Training Tip #5
The Length Strength as a Frame
by Mike Sigman
The discussions of the "length strength" have to do with training the body, from foot to hand, as a true unit. For instance, even turning a door-knob involves a real connection from hand to back through hip and leg to supporting foot. A recognizable portion of the power to turn the door-knob comes from the torso muscles, supported by the continuous ground-strength to the hand.
The last issue stressed the importance of knee, leg, hip and lower-back strength as the foundation for the "length strength." Leg strength cannot be over-emphasized. There is an indelicate, but insightful story about Chen Xiaowang's father urinating over the side of a cliff when one of his jocular friends playfully tried to push him over from behind. Such was the leg and hip strength of Chen that he was able to root direct pushes and neutralize any others all without missing a drop, so to speak!
Standing-posture practice is the traditional method of building the length strength. By imagining from which directions various forces impact, subtle adjustments can be made and practiced, over time creating great strength in the length strength "cage." In other words, willing the peng strength (the "ground strength", Ki strength, etc.) to an area of the body (usually the arms) and maintaining will develop considerable power over time.
Spreading the peng strength over the whole body can also be done by slow exercises which involve visualizing manipulating peng during applications or visualizing facing peng in all movements against a viscous resistance. The Taiji form, Reeling Silk exercises, I-Chuan (Dachengquan) slow-movement trials, etc., are all examples of this sort of directing the peng strength. Aikido uses similar exercises, e.g., fune koge undo and others.
One of the main problem areas in propagating the ground strength to the hands is in the shoulder and upper torso area. If the leg and back strength are good, more load responsibility can be put on them, lessening the reflexive tension of the shoulders and chest. Still, though, the structural support path from the back to the arms has to be strengthened and added to the body unit, because this area is the one most guilty of local tension. It's hard to change after a lifetime of habit, isn't it?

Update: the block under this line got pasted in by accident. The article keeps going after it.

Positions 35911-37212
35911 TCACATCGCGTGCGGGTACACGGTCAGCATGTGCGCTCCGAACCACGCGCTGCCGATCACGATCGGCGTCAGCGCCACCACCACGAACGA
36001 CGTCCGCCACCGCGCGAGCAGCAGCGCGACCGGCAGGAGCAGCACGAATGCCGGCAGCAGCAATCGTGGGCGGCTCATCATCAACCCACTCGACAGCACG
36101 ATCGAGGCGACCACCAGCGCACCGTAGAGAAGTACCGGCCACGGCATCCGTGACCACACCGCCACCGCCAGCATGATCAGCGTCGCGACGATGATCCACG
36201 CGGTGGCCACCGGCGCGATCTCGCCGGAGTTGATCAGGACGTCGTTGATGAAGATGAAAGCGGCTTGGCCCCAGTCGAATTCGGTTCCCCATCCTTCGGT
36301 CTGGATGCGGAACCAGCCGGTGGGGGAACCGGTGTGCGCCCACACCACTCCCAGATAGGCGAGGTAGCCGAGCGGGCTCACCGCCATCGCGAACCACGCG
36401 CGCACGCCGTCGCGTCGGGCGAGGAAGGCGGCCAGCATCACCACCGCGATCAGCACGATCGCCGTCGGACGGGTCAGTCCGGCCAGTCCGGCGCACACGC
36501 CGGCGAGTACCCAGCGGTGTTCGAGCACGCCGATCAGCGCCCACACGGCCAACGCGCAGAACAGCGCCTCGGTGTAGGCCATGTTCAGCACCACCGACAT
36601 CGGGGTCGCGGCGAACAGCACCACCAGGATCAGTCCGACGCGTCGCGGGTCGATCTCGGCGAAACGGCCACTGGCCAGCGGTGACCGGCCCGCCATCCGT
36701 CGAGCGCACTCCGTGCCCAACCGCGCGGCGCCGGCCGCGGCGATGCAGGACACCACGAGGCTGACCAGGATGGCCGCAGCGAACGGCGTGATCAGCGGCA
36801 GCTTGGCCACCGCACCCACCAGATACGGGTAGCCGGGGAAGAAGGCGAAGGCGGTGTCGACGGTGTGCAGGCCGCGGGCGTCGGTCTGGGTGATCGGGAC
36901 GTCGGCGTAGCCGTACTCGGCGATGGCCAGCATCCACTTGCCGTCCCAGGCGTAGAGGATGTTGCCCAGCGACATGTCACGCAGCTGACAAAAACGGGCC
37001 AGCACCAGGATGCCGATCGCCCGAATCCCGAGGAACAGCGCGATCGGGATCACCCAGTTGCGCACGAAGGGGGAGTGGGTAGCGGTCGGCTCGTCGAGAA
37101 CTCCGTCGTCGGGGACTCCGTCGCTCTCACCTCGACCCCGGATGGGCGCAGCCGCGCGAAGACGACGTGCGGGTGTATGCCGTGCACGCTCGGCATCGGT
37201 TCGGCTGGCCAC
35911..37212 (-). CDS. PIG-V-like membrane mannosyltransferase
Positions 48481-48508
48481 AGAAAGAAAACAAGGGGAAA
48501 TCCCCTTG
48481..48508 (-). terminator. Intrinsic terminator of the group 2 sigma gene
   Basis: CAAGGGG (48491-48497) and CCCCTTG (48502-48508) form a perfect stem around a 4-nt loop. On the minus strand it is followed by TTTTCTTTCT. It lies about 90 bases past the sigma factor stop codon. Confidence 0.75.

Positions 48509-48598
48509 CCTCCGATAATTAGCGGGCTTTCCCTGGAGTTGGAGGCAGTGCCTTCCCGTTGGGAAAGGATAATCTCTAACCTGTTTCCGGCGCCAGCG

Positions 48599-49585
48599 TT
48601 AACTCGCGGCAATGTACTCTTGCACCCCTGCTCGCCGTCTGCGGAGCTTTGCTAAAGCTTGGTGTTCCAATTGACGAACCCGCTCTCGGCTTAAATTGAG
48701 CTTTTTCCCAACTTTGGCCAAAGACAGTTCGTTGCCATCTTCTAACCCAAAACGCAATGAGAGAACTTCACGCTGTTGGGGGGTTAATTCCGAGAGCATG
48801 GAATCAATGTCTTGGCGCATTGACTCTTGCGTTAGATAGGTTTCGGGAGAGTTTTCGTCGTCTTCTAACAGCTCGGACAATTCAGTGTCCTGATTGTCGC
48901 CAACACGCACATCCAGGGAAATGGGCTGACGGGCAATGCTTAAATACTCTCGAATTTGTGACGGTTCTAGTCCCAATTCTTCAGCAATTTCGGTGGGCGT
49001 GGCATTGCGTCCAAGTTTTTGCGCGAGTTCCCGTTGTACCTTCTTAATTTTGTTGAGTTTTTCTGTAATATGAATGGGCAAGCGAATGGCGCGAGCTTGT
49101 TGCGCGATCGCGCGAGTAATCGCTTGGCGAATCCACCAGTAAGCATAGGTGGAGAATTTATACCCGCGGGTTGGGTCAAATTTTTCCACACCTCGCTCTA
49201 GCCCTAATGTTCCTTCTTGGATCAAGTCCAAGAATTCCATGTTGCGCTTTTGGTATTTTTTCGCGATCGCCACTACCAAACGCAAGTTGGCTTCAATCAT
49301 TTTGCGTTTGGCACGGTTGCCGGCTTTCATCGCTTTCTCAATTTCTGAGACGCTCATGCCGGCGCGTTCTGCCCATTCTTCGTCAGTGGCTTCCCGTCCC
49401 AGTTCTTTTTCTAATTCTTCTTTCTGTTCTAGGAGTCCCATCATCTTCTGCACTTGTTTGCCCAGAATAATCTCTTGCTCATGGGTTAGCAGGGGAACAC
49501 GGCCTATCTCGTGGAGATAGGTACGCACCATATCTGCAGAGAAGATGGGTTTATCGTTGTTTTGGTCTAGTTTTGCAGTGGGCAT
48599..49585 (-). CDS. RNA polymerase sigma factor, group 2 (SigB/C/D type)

A Handy Piece of Equipment
A great workout tool can be made from a mesh laundry bag and a rounded sack of sand. The sand bag, etc., can be constrained to a rounded shape (about the size of a basketball) with the help of duct tape, string, or whatever is handy. Place the sand-bag in the laundry bag and suspend it from the ceiling so that the sand bag is at stomach/lower rib height.
By pushing the bag forward until it is slightly over head height and the arms are fairly well extended, we have an excellent position from which to develop the "length strength," particularly in the area of the upper torso (see picture). Rather than allow the shoulders to tense, try to get the body between the bag and the back foot so there is minimal tension in the shoulders. But don't allow the shoulders to slip out of alignment, either.
Using the knees, hips and waist, extend and twist your support of the ball so that over days, weeks and months. Alternate which leg is in back and alternate the direction of the circle. Just a few minutes will suffice.
Strengthening this link in the "length strength" will do much to get rid of unwanted shoulder use and train you to propagate great power to your hands from the ground, legs and waist.
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Page maintained by Ian Young; last change June 11, 2000.